A labour of love — how the visual effects in Star Wars: The Last Jedi were created

As Star Wars: The Last Jedi arrives in cinemas Star Wars mania has gripped the world, again.

This isn’t really so surprising, considering how hugely successful the film series is. In the UK alone, Star Wars contributes a huge amount of money to the UK economy, thanks to the work of Pinewood Studies and Industrial Light and Magic, George Lucas’s visual effects studio which set up shop in London in 2014.

Central to the creation of the films’ magical moments, from the incredible space battles to the beautiful scenery, is Ben Morris, head of visual effects for Star Wars: The Last Jedi.

Verdict spoke to Morris to find about what it’s like to work on Star Wars and the technological innovations that make the films possible.

Visual effects are a huge aspect of Star Wars, with Morris saying his team will have had a hand in almost every single scene in the film.

This is all starts from the beginning, with director Rian Johnson’s script and vision for the film.

“Rian wrote the script first off and had the vision of what he wanted in writing. Then as the visual effects supervisor, I come in and work with the other practical filmmakers to find out which bits are maybe too complex, too challenging, or too impossible to create. Then I will come up with solutions with my team to give to Rian for how we can make those moments happen in the film,” he tells Verdict.

Morris says what was good about working with Johnson, is how well-crafted the script for The Last Jedi was. “It was one of the best scripts I’ve ever read. And he had a very clear idea of what he wanted,” he says.

“There are some very big visual cues in this film that are quite bright and have never before been seen in Star Wars films. But Rian was very brave and said to us, No we’re going to do this.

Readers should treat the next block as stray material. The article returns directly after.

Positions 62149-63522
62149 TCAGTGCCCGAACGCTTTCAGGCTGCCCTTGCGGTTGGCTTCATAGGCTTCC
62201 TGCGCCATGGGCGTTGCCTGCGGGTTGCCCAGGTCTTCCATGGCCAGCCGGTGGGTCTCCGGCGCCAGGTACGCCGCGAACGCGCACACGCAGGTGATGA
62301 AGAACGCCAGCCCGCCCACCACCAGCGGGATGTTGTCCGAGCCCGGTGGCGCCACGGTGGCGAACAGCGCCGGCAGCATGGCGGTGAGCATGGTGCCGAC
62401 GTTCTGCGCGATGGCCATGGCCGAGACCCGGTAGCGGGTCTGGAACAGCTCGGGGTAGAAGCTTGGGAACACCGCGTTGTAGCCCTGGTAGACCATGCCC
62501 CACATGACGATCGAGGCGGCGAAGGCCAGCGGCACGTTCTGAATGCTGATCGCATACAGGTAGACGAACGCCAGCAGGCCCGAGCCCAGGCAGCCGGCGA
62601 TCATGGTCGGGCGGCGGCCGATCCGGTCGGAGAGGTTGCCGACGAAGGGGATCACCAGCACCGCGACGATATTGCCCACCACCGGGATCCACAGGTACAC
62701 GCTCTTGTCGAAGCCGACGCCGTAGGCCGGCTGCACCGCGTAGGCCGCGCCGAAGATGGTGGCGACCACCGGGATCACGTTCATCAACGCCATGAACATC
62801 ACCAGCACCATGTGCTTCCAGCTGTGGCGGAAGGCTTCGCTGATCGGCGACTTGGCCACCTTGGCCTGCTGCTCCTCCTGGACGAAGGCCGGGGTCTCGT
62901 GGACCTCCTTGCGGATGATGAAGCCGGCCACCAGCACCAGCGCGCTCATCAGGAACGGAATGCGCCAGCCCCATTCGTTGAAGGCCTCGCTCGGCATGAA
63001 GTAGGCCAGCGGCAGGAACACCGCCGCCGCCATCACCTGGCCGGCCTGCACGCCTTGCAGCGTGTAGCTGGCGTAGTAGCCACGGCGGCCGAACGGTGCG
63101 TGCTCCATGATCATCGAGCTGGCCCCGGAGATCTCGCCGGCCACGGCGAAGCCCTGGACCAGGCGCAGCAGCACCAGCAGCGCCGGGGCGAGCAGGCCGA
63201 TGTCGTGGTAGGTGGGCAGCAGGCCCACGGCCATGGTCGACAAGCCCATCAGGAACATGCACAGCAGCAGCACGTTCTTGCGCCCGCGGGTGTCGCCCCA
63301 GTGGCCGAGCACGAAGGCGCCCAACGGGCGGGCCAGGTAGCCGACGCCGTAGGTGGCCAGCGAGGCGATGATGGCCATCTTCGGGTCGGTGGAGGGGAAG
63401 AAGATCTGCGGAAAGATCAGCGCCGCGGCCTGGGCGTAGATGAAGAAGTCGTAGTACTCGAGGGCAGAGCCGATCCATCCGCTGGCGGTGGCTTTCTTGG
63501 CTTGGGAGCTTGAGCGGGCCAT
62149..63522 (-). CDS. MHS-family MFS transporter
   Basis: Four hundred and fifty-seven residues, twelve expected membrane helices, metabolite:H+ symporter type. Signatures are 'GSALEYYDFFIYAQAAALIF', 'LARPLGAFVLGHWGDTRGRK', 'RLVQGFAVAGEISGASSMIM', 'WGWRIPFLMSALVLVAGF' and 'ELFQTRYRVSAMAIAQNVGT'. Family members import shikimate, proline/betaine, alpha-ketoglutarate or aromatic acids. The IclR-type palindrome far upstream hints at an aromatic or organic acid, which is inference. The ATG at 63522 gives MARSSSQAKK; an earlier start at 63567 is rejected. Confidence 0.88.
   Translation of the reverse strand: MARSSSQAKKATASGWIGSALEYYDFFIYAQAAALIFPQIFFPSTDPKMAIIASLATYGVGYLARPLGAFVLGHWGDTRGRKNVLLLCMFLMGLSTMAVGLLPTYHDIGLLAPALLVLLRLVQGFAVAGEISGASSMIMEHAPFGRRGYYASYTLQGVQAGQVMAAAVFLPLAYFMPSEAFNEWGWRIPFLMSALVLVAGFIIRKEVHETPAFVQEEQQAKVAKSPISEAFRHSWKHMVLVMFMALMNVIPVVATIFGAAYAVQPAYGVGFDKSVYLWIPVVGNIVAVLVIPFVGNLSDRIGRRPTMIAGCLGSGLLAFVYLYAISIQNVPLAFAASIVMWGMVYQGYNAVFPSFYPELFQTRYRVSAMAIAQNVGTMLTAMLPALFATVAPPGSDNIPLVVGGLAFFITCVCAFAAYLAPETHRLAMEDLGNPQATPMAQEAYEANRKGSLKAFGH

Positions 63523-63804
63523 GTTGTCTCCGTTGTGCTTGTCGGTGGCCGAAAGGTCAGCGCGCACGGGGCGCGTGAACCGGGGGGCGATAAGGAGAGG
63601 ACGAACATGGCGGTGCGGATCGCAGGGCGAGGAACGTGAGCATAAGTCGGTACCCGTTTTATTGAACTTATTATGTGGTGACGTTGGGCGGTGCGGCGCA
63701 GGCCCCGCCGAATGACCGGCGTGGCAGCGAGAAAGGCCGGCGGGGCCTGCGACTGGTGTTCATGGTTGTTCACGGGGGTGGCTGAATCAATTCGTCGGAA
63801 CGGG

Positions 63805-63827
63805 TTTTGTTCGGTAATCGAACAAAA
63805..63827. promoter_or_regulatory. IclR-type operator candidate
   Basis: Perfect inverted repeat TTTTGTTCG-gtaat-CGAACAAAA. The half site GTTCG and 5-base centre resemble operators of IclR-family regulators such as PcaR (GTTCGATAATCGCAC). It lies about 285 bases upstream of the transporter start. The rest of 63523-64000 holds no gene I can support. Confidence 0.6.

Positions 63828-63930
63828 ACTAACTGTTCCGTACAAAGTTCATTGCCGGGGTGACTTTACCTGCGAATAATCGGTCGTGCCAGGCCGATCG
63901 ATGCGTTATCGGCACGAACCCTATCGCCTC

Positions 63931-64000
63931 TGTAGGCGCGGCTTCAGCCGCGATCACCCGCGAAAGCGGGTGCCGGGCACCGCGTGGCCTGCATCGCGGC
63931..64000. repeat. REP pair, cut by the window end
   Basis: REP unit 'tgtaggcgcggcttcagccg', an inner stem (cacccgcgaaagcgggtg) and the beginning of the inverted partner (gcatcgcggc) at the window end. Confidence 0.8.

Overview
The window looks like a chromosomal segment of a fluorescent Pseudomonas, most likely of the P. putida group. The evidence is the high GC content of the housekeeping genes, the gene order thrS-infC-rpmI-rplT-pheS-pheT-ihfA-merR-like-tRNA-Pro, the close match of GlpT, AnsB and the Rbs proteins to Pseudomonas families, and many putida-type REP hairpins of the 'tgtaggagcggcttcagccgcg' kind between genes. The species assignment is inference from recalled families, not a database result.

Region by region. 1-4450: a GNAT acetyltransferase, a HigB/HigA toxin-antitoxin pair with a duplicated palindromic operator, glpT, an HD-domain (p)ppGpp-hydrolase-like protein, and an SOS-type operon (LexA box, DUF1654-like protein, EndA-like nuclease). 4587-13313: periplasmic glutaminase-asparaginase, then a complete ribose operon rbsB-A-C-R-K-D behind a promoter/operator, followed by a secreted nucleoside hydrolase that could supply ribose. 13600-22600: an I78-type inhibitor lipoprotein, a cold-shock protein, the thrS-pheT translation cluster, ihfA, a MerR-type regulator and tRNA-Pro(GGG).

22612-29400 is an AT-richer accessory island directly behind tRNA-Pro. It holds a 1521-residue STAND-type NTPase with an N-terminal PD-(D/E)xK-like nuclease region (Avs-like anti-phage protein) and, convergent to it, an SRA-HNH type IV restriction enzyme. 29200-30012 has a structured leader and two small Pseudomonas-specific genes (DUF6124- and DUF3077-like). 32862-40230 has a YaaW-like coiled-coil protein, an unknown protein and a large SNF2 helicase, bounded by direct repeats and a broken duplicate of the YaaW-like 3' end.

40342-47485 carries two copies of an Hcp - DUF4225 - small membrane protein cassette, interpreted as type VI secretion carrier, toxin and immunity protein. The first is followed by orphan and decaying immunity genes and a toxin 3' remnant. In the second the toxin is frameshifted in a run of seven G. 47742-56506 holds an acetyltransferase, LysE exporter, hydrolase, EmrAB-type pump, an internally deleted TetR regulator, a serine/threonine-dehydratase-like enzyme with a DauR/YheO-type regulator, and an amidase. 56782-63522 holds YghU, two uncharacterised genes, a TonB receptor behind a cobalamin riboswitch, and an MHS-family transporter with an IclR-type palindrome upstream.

“There’s a lot of red in this film, you can see it throughout. And it pushed us into areas of visual design that we’ve not seen before in Star Wars.”

The challenging process of making Star Wars The Last Jedi

You can’t make a complex, visual-defining film without some challenges though. One of the biggest hurdles for The Last Jedi is in the character Snoke, the Supreme Leader who has a hand in Kylo Ren’s transition to the dark side. In The Force Awakens, Snoke appears as an ethereal, 25ft hologram, which is hidden in the shadows.

However, for the latest installment, Johnson wanted Snoke to come alive. “It’s been one of the most exciting challenges in the film to make Snoke real. I think it’s one of the best digital human performances put on film if I do say so myself,” says Morris.

Technology informs how characters like Snoke are developed. Even elements such as how the light responds to the surface of the imagined skin on a person like Snoke must be considered. This is all created using complex algorithms that must be refined and tuned so the audience believes Snoke is real.

Eyes make up a huge part of this, surprisingly.

Morris says:

We spent a huge amount of time dealing with his skin and eyes, because if you can’t create believable eyes for an audience, they will never buy the performance.

In addition, when creating the epic space battles, the creative team build simulations in order to blow up spaceships and carry out ground battles.